Dog microchipping

Having your dog microchipped is one of the best ways to increase your pet's chances of getting home should he become lost. Unlike dog tags and collars, which can fall off or be removed, microchipping is a permanent form of identifying your dog.

Dog owners: Please be aware compulsory dog microchipping came into force on 6 April 2016

Under the Microchipping of Dogs (England) Regulations 2015, from 6 April 2016 all dogs over eight weeks old should be microchipped. Failure to do so could result in a fine of up to £500.

Certified working dogs are exempt from this requirement as are dogs with a vet's certificate to say they are too ill to be microchipped. Working dogs are those that have a vet's certificate and are used for law enforcement, the armed forces, emergency rescue, lawful pest control or the lawful shooting of animals. Racing greyhounds are not classed as working dogs for this legislation and must have a microchip.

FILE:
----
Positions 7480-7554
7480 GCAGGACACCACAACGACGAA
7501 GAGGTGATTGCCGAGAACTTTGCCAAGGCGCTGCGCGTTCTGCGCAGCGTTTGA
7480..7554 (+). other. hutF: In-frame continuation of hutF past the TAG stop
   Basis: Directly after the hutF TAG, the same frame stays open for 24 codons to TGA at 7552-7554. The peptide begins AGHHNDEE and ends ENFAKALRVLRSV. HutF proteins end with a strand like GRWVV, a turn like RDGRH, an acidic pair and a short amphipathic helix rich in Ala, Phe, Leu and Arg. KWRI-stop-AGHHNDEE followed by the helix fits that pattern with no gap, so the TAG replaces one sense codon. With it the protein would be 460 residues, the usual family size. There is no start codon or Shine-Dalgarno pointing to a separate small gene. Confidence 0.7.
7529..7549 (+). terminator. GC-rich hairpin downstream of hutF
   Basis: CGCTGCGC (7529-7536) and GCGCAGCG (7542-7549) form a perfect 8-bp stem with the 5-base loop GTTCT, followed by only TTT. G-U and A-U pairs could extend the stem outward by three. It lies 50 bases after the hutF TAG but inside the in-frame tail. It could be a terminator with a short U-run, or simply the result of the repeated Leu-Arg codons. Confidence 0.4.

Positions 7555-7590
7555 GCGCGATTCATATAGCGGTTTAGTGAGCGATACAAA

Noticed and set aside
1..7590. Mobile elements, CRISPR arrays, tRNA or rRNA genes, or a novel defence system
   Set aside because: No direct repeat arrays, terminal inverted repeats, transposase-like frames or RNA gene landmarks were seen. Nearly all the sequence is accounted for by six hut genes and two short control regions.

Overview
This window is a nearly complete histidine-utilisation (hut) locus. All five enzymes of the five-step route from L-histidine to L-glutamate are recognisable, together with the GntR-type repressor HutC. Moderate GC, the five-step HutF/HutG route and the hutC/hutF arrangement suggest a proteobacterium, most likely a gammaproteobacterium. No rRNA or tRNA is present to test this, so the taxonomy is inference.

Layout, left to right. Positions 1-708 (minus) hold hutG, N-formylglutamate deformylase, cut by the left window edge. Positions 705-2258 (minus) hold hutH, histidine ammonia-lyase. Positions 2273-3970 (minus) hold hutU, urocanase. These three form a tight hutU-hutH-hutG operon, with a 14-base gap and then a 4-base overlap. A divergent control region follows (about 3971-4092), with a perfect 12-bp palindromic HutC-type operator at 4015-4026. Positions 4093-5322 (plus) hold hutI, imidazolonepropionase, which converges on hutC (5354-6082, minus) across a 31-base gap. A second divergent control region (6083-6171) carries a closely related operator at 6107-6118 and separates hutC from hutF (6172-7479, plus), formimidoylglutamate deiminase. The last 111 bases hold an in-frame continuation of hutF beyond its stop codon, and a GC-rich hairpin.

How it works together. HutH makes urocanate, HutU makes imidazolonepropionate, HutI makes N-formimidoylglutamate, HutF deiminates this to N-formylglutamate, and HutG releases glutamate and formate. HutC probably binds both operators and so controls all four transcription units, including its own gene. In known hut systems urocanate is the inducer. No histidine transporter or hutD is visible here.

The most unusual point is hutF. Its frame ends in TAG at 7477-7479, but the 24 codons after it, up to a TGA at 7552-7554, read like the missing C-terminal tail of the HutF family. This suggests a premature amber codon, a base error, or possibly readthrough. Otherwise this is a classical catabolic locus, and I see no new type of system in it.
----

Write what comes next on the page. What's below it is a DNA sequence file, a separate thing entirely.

If you sell or give away your dog after 6 April 2016 it must be microchipped and the new owner must update the information on the microchip database (unless you have already done this).

People cannot microchip their own dog. No person may implant a microchip in a dog unless:

  • they are a veterinary surgeon or a veterinary nurse
  • they have been satisfactorily assessed on a training course approved by the Secretary of State
  • they received training on implantation which included practical experience of implanting a microchip before the 24th February 2016

More information is available from GOV.UK >>